Urges Caution In Changing Broadcaster Carriage Election Notice Process
PITTSBURGH, February 19, 2018 – Allowing cable operators to communicate with subscribers via email, subject to certain consumer safeguards, will benefit consumers and the environment, and will ease regulatory burdens, especially for small providers, according to a recent filing by the American Cable Association.
“ACA fully supports the FCC’s proposal to allow cable operators to deliver all required subscriber notices via email, subject to consumer safeguards,” ACA President and CEO Matthew M. Polka said.
ACA set forth its views in comments filed on Feb. 15 as part of the FCC’s proposal to update direct-to-consumer notice regulations. Under the FCC’s proposal, cable operators could use email to deliver all required subscriber notices and to respond to consumer requests or billing dispute complaints by email.
Subscriber notices could be sent to only a “verified email” and cable operators would be required to provide a telephone number for customers to opt-out of email delivery if they choose. Email responses to subscriber billing complaints and inquiries would be allowed only when the consumer used email to make the request or complaint, or the consumer specifies email as the preferred delivery method.
In the comments, ACA said that allowing cable operators to rely on email to engage with subscribers – whether in the dissemination of routine notices or in dealing with billing disputes and similar interactions – would make the FCC’s rules more efficient, effective, and reflective of the times.
For more than two decades, the FCC has required cable operators to rely on U.S. Mail to send subscriber notices and respond to subscriber requests and complaints. In 2017, the FCC found that electronic communications provided a number of public interest benefits. Those benefits included environmental protection and “greatly eas[ing] burdens” on small cable operators in particular.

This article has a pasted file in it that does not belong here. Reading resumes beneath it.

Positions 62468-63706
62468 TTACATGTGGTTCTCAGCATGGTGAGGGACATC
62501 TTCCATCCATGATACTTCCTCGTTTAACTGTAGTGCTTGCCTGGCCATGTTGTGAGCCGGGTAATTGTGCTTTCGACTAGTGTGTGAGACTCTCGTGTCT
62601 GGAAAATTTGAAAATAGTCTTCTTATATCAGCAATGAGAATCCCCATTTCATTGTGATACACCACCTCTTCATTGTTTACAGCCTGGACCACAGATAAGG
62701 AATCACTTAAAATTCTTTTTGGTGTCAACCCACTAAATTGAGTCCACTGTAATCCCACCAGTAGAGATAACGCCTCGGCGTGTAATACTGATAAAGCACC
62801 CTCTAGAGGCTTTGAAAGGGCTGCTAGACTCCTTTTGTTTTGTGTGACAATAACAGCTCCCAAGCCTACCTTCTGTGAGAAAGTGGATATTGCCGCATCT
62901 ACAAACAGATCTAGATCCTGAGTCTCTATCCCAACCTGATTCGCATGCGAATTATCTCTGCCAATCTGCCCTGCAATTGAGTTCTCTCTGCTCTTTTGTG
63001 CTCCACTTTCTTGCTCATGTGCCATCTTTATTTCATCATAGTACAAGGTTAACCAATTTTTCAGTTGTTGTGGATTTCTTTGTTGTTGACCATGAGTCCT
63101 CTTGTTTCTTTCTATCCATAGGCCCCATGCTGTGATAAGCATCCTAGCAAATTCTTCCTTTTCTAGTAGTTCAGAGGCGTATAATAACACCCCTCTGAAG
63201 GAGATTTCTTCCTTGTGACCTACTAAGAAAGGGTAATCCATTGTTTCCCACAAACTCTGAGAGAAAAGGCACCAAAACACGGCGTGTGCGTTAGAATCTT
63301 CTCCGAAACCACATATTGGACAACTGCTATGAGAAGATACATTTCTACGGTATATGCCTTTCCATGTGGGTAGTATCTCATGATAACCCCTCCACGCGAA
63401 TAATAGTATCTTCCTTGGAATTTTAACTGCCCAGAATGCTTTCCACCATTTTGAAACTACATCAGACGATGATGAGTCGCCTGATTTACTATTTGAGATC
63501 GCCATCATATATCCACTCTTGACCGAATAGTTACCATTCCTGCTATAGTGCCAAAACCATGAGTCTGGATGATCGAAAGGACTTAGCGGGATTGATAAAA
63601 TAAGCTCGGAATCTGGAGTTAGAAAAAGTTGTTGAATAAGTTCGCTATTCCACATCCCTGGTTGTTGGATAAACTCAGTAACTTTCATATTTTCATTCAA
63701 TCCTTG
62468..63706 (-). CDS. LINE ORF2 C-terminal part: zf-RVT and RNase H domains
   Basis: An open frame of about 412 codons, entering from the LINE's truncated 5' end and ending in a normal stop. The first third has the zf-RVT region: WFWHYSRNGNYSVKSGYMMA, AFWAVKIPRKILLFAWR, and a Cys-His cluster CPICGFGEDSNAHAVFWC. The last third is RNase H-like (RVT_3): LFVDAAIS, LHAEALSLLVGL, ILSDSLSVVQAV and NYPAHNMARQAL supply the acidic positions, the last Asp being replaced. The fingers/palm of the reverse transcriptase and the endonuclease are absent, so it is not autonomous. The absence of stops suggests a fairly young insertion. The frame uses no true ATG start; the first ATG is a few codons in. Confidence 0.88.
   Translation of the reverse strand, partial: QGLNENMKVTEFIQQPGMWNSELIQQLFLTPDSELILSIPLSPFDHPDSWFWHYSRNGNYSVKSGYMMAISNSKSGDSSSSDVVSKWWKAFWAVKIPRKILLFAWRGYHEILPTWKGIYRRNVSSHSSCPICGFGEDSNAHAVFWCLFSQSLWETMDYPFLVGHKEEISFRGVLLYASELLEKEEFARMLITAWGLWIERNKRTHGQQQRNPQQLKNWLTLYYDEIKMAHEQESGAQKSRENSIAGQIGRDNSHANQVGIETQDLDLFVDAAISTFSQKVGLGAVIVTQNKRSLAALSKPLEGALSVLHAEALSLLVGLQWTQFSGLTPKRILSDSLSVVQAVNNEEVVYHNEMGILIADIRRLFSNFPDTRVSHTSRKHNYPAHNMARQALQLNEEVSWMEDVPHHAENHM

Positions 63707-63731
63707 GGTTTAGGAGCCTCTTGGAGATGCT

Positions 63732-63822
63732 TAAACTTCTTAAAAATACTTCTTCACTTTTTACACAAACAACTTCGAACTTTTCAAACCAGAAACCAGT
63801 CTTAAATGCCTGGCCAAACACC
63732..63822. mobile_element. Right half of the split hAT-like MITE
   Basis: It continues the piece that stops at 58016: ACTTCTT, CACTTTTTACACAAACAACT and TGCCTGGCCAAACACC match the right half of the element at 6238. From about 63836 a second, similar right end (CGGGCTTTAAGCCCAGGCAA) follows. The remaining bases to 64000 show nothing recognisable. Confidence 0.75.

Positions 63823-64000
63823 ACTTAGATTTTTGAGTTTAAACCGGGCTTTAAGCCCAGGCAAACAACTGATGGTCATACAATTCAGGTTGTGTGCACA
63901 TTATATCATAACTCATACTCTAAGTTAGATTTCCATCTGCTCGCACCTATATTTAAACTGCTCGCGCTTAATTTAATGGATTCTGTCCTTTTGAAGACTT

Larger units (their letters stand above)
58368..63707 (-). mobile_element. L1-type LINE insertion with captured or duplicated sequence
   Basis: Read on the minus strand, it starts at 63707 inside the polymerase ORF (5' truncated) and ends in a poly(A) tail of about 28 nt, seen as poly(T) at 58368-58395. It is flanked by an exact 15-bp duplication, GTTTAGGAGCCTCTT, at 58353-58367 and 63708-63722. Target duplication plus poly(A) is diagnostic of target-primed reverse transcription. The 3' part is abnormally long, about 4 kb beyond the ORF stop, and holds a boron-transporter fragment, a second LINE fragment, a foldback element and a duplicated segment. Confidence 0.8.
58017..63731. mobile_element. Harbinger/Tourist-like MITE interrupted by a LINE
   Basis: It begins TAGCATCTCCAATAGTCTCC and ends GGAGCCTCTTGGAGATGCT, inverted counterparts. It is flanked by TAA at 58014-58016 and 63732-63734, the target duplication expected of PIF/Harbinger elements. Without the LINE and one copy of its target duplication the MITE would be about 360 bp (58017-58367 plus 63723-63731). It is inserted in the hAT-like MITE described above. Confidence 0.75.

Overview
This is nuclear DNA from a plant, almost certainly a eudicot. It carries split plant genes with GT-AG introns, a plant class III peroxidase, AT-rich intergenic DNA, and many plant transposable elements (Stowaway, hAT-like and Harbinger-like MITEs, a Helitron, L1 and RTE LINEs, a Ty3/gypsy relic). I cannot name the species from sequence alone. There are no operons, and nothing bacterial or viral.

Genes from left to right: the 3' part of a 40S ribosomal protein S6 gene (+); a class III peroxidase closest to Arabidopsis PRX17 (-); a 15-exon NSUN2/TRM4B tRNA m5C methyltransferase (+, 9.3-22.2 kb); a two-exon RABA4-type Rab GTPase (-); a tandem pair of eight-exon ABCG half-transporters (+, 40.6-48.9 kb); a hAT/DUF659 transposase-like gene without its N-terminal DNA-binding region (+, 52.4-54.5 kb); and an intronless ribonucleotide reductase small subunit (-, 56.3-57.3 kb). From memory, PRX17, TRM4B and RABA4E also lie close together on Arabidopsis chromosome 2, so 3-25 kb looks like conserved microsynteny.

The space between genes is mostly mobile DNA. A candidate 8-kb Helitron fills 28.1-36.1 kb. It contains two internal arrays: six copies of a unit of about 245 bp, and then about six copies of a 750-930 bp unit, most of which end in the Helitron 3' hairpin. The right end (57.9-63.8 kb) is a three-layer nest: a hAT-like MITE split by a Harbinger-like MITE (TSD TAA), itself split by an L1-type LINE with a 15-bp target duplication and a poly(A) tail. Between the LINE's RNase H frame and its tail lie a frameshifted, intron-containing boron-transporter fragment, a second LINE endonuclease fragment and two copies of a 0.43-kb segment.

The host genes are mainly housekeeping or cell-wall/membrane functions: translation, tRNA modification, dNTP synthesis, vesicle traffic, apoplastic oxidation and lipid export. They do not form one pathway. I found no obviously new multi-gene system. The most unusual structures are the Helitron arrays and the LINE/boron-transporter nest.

In contrast, ACA urged caution in making any changes to the way in which broadcast stations notify multichannel video programming distributors (MVPDs) of their carriage elections. Unlike the consumer-facing notices described above, carriage elections have significant legal and financial consequences for broadcasters and cable operators alike. Because carriage elections have different and more far-reaching consequences, different policy considerations should apply.
ACA recommended that, in crafting any new rules, the FCC should bear certain principles in mind: First, it must take care that any new procedures allow for no uncertainty as to whether the cable operator has received timely notice of the broadcasters’ designation. Second, new procedures must not impose any new regulatory burdens on MVPDs.
ACA argued that proposals to allow electronic delivery of carriage election notices or to allow broadcasters to post their elections online without also providing direct notice to MVPDs could violate these principles, causing more harm than good.
About the American Cable Association: Based in Pittsburgh, the American Cable Association is a trade organization representing nearly 750 smaller and medium-sized, independent cable companies who provide broadband services for nearly 7 million cable subscribers primarily located in rural and smaller suburban markets across America. Through active participation in the regulatory and legislative process in Washington, D.C., ACA members work together to advance the interests of their customers and ensure the future competitiveness and viability of their business. For more information, visit https://acaconnects.org/